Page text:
An ornate box sat on one side of the table in front of Brent. “Oh, this is just…..messed…” before he finished that thought, Roger bounded up next to the little ornate treasure box, head up, key proudly displayed on his chest. “Key. Box. Cat wearing key. Human confused and wondering where the camera is.” Brent did actually know better. No one at the office and any of his acquaintances didn’t care enough about him to pull a prank, so this was just a prank he was pulling on himself, thinking there were hidden cameras. “Okay. Stupid human confused thinking this is a reality show.”
The key caught his eye. The box caught his other one. Many boxes have locks. This one does. There’s a key on this kitty’s hairy chest. Shrugging, Brent reached for the prize on the cat’s collar. It unhooked easily and felt heavy in his fingers. Roger stayed his post, watching his human benefactor figure things out, and insert the key.
No angelic choirs. Cat or human. No special effect light show that he has paid many a dollar to watch at the theater next door to his run-down apartment. Just a scroll inside of the nicely-lined interior of the nicely-ornate exterior box. Brent looked around him at the contented looking felines watching every move. No purring, no mewling. Just sitting up straight, watching this human clown go through his motions. Because Brent was just that. A foolish human clown. So what would he have to lose by unrolling this scroll and finding out what it had to tell him.
“My dear sir or madam. Let me be the first to congratulate you on being selected for the post of caretaker of this den of felines. The selection process has been a closely guarded secret since what we humans know of as ancient times. These are no ordinary cats. They are not the types to wallow with full bellies in front of a fireplace or being dressed up in human baby clothes for photographs. Despite being survivors, they need our help. They need a human caretaker to help them discover food sources, get medical help if needed, defend the den however is needed. Only one that is discovered to be capable of great compassion is selected. These intelligent, loyal and faithful beasts will provide the same for you if you accept the terms as presented here. 1. You live among them for the rest of your natural life. 2. Your outside worldly life as you know it is ended. 3. You will arrange burials or cremations for their deceased. 4. Betrayal is not tolerated and will come at the cost of your life. Meaning, no animal control, no dogs set loose on them, no giving away kittens to well-meaning humans. No selling of these noble beasts for ‘science’. You will be fed and cared for as well and will not need to rely on a mortal job to provide for yourself. If you refuse these terms and go on your way back to the world you realize by now that you do not fit in with anymore, the location of the den and these instructions will disappear and they will relocate elsewhere. You will only be allowed moments to consider this offer. Myself, I am proud to have offered my service to these beautiful creatures and I hope that you can join our ranks.”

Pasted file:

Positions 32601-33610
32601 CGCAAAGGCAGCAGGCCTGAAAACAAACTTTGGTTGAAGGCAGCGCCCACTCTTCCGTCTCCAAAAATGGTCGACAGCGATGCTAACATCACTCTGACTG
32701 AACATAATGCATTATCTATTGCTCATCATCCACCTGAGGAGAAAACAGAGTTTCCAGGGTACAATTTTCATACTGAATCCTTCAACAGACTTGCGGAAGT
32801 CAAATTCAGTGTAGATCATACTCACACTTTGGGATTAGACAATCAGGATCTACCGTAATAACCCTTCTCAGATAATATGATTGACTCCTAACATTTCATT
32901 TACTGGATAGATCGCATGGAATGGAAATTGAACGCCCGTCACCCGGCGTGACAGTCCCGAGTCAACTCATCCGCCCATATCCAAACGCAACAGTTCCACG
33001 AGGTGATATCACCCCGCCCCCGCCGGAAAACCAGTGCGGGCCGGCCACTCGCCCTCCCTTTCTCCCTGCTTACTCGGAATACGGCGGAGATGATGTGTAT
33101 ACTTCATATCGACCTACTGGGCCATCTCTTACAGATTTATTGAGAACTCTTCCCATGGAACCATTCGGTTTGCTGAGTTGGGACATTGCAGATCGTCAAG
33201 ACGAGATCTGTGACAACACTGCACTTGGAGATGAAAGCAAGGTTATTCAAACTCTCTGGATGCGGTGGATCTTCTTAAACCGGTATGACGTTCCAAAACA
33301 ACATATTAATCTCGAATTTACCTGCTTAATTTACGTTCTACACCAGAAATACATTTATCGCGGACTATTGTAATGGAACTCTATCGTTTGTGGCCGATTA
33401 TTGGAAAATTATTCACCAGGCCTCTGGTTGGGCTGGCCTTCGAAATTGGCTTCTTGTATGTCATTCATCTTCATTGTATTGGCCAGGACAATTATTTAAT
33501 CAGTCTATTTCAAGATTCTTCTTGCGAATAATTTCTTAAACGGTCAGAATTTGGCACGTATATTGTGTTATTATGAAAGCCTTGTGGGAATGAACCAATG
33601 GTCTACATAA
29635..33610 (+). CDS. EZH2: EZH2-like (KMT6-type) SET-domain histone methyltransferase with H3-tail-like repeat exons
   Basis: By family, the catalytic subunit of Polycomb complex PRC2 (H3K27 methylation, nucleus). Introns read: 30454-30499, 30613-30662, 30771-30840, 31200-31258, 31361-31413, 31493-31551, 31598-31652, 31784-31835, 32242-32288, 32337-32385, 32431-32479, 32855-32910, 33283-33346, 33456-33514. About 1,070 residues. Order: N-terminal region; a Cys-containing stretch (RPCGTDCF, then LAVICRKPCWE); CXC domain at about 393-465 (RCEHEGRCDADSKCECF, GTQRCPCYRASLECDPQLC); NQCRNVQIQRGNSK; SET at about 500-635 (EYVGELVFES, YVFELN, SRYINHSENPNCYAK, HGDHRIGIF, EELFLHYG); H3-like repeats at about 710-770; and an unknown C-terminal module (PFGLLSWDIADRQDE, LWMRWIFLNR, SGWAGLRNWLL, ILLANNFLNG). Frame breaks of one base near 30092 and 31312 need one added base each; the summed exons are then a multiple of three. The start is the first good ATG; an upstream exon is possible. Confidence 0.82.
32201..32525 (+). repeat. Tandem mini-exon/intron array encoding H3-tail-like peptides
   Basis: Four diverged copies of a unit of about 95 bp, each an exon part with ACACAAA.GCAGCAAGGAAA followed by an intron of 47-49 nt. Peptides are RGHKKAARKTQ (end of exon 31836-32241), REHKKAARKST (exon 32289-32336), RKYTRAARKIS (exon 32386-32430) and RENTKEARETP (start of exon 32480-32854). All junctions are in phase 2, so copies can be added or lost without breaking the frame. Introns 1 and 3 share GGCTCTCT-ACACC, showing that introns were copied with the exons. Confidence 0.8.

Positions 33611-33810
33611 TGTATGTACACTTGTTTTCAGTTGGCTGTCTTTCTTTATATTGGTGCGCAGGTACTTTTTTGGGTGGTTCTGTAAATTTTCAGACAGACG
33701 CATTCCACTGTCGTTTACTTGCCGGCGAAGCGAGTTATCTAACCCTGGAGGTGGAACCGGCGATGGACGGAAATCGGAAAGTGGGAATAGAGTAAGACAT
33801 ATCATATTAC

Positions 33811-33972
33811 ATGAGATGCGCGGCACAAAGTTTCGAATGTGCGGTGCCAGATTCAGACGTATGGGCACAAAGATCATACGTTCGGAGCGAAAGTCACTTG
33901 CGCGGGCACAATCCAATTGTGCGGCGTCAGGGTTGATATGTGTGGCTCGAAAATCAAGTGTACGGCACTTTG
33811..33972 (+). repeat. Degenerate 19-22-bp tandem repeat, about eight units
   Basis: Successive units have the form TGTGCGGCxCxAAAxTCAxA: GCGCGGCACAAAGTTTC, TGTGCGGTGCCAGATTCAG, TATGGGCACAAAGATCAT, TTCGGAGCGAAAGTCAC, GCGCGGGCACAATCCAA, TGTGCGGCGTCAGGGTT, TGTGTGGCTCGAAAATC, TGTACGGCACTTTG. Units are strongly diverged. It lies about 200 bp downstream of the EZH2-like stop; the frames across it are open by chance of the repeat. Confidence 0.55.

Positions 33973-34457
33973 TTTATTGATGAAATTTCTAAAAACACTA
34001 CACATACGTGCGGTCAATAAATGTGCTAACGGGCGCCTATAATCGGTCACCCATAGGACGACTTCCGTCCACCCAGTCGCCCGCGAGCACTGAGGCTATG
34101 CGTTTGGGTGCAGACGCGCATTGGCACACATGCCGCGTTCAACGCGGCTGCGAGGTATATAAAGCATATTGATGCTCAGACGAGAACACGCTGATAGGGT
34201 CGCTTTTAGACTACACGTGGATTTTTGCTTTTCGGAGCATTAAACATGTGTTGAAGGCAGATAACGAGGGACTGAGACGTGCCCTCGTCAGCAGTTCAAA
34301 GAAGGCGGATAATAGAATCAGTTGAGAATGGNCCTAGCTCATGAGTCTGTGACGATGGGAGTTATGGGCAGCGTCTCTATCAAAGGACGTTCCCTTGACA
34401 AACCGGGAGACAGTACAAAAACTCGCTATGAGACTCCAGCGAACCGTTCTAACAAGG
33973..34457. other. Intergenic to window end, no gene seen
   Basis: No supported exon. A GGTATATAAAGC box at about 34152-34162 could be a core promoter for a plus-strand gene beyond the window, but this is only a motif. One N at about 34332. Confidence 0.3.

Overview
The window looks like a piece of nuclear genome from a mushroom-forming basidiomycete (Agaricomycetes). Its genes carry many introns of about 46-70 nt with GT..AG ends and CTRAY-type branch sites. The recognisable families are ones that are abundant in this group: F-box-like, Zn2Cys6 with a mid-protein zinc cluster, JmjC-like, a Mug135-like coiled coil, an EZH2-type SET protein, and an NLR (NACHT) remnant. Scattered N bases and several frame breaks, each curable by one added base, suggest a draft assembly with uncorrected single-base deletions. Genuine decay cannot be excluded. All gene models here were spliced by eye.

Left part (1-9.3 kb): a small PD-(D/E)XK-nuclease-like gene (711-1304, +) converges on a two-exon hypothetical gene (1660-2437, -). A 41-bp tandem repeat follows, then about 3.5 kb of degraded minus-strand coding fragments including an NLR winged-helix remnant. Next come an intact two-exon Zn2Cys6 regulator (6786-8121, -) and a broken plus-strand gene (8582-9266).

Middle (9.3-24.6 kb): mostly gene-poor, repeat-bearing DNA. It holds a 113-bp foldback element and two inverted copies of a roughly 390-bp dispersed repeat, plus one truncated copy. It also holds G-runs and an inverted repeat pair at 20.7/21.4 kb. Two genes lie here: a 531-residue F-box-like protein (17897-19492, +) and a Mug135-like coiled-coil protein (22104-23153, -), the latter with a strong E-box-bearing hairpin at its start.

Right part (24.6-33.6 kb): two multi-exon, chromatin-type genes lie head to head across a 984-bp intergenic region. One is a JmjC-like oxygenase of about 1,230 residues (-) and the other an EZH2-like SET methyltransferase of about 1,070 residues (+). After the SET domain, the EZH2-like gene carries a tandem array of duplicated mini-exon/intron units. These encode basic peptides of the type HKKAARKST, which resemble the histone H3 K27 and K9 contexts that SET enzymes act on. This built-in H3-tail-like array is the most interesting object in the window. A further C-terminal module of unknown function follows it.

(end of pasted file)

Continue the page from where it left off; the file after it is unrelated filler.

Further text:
Inside the box, there were photos. Simple 3x5 prints in color and black and white and under those, what looked like those old-time pictures in sepia and yellowed along the edges and corners. The men and women in these pictures all different ages, nationalities, manners of dress and ages when the photos were taken. With one thing in common. Surrounded by cats. Like here in this room, varying species, colors and sizes and ages. Some of the humans looked like they dated back before this area of the country was settled.
“Was this some kind of….” before Brent could answer, he realized that this isn’t a trick of some kind. Looking around at their eyes, he could see they weren’t typical housecats expecting treats and scratches. There is an intelligence here. An expectation of services to help each other survive. This wasn’t an episode of some cheesy horror-comedy show either. This was real. More real than Brent expected. He always loved cats, but his parents, his few girlfriends refused to have one and even bullied him into staying away from them at friends’ places they visited. “My turn to make a decision now. Okay. Let’s do this. After all, I have nothing really out there to come back to. If I can make a difference to somebody, human or not. Let’s do this.” Roger already had a fountain pen in his mouth with an inkwell next to him at that moment, anticipating the right decision. “You trickster, you.” he laughed, taking the writing utensil and signing where indicated on the scroll under many other names on it. He found an old peel off print camera nearby and took the hint….and a photo of himself with some of his new friends behind him. After replacing it, there was a leather pouch next to the box. On inspection, Brent found gold coins. “Ah, this is the part about being taken care of.”
Walking to a window, one of the kittens hopped into his arms and nuzzled into him. Returning the gesture with scratched ears, Brent looked out at a scene of a woman screaming as her purse was taken from her, a fire engine blaring its siren and a passerby’s radio speaking about a nuclear war being certain.
This will be a good life. A better life than he could have out there. Just a family to take care of each other. That was all.
On a shelf high up over and behind Brent and the cute-acting kitten, the tortoiseshell looked sideways at the Maine coon that had one of the knives hidden in his thick-haired tail. The chirps and klicks exchanged agreed that this IS a good life, indeed.